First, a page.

The United States Naval Observatory (USNO) Historic District is encompassed by Observatory Circle and Massachusetts Avenue NW, and corresponds to a period of significance dating from 1887 to 1973. The hilltop campus, which includes significant buildings, sites, and objects, has been at the center of scientific work related to astronomy and timekeeping. The USNO's research produces highly-accurate data used by the federal government — particularly the Navy and the Department of Defense for purposes of navigation and intelligence — as well as private business. In fact, the USNO is the only American institution devoted to positional astronomy, and, in turn, timekeeping. The historic district documentation says: "USNO has developed the world's most accurate atomic clock system, accurate to better than a billionth of a second per day." Accurate timekeeping is also instrumental to the functioning of GPS (Global Positioning System), something that billions of people now rely upon in their daily lives. Therefore, the USNO administers a Nautical Almanac Office and Time Service Department.
The USNO was not always at this Upper Northwest location. The National Observatory (Old Naval Observatory) was first established in 1842. The original USNO campus was at Observatory Hill in Foggy Bottom, which was designated a historic district in 2016, from 1844 to 1893. In 1880, Congress authorized the reolocation of the USNO. The following year, the federal government (through a recently-established commission) purchased Northview, a farm, as it was isolated from the city. Throughout the 1880s, Congress appropriated funds, and design and construction began, with the first buildings constructed in the early 1890s, including 10 buildings designed by master architect Richard Morris Hunt. In addition to Hunt, DC architect Leon E. Dessez and William J. Marsh designed some of the campus' buildings, with Dessez designing the Superintendent’s Residence, which is better known as the Residence of the Vice President, completed in 1893. Also during this time, the landscape was altered through the demolition of most of the Northview farm's buildings and structures.
There are 26 contributing resources in the historic district, ranging in architectural styles from Greek Revival to Queen Anne to Modern. These buildings and structures trace the development of the campus and its landscape. In additon to the Superintendent's Residence (Vice President's Residence) is the James Melville Gillis Building (Administration Building) (1893), which was designed by Richard Morris Hunt and is described in the historic district nomination as "the most architecturally significant structure in the...Historic District." Hunt, who designed 10 buildings at the USNO (nine of which are extant), was trained at the highly-acclaimed École des Beaux-Arts, the first American to do so. Remarkably, the USNO campus includes Hunt's only DC designs — further solidifying their significance.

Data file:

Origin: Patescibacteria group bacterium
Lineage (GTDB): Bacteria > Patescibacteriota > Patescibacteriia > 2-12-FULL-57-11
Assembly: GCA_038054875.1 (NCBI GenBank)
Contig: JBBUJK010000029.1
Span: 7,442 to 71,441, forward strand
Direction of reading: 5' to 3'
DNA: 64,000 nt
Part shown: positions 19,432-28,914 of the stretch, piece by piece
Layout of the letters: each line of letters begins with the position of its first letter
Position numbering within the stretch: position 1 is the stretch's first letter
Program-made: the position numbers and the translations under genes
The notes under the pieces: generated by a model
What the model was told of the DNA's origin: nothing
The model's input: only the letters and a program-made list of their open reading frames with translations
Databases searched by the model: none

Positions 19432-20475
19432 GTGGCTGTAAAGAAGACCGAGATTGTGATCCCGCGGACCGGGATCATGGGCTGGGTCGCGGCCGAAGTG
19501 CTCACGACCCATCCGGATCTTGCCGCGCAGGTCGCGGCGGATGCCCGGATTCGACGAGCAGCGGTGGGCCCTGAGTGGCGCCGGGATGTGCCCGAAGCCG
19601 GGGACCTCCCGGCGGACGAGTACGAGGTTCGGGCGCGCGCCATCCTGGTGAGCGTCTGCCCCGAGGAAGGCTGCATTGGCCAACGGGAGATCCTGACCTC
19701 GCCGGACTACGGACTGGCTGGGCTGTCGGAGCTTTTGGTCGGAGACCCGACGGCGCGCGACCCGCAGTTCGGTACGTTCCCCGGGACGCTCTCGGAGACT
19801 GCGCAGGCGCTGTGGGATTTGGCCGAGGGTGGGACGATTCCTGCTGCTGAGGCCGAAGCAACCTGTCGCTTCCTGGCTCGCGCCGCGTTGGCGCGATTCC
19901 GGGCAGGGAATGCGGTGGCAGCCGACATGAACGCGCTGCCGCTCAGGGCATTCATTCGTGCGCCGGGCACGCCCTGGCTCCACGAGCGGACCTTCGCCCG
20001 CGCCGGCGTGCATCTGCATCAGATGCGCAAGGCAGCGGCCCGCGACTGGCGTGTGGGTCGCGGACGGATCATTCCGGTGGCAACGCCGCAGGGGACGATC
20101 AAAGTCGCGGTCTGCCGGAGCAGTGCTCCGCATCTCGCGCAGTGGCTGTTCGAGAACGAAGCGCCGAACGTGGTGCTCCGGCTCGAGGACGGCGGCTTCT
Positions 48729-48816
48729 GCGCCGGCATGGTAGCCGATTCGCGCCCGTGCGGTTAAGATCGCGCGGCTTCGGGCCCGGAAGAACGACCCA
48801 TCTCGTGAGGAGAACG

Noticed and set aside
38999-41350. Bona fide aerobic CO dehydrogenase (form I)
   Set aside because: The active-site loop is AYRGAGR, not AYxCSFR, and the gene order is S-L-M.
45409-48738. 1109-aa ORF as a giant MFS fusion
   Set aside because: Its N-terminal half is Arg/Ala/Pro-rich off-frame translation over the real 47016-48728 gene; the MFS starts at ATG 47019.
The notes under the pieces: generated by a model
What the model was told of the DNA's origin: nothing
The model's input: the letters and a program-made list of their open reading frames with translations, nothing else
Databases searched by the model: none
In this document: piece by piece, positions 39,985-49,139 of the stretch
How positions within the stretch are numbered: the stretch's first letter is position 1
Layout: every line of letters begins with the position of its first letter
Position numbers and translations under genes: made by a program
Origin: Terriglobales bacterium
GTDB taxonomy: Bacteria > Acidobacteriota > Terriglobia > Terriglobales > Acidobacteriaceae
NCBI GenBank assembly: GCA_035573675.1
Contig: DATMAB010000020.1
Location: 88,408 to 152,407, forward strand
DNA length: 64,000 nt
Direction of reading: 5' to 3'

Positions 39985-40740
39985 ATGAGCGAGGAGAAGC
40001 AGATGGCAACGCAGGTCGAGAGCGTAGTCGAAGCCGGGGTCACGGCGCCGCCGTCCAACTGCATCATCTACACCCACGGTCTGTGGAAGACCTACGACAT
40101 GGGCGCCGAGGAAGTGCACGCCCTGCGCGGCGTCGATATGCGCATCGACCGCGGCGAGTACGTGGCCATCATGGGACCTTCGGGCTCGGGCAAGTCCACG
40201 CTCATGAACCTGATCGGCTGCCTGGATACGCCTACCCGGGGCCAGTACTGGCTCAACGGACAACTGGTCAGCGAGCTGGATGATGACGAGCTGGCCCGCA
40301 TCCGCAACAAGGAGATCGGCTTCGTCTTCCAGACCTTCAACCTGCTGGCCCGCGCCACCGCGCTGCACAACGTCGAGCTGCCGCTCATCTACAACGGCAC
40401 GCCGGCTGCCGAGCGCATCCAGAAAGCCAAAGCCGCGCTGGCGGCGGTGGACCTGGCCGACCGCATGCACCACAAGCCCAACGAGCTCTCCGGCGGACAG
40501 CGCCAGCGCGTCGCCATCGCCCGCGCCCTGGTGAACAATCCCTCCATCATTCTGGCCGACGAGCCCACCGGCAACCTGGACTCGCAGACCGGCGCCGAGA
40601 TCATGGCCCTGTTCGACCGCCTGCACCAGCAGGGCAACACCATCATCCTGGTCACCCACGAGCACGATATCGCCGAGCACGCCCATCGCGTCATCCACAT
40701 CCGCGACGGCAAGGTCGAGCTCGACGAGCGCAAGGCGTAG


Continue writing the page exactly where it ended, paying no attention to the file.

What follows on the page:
Other significant buildings are the Observers Electronic Laboratory/Chester B. Watts Building (1892) and 26-Inch Telescope House (Great Equatorial Building) (1893), both designed by Hunt, Quarters B&C (1897), and the 24-inch Equatorial Telescope (1932), amongst others. One noncontributing element within the historic district that is particularly well-known — especially to commuters along Massachusetts Avenue NW — is the USNO Master Clock (Digital Time Display, 2005), a reference to the USNO's most important function.
Following the initial construction at the new location, the campus developed gradually. Larger changes occurred during the two world wars, since the USNO further supported the Navy during wartime, as the campus' facilities were used to repair nautical instruments, including chronometers.
As well as the historic district's historical and architectural significance, as described above, the district retains local archaeological significance. Prior to the area's use by the USNO, the Barber Mansion, an Italianate style home and a Calvert Vaux design, stood on these grounds until 1890, as part of a farm known as Northview. By the 1850s, 15 enslaved individuals worked at Northview. The mansion's brick foundation, dating to the early 1850s, is a contributing site within the historic district. Another site of archaeological importance is the Smokehouse's stone foundation (c. 1834 - 1881) — a remnant of the once rural, agricultural landscape of then-Washington County.
Considered National Register-eligible since 2001, the historic district was designated and added to the DC Inventory in May 2023.
DC Inventory: May 25, 2023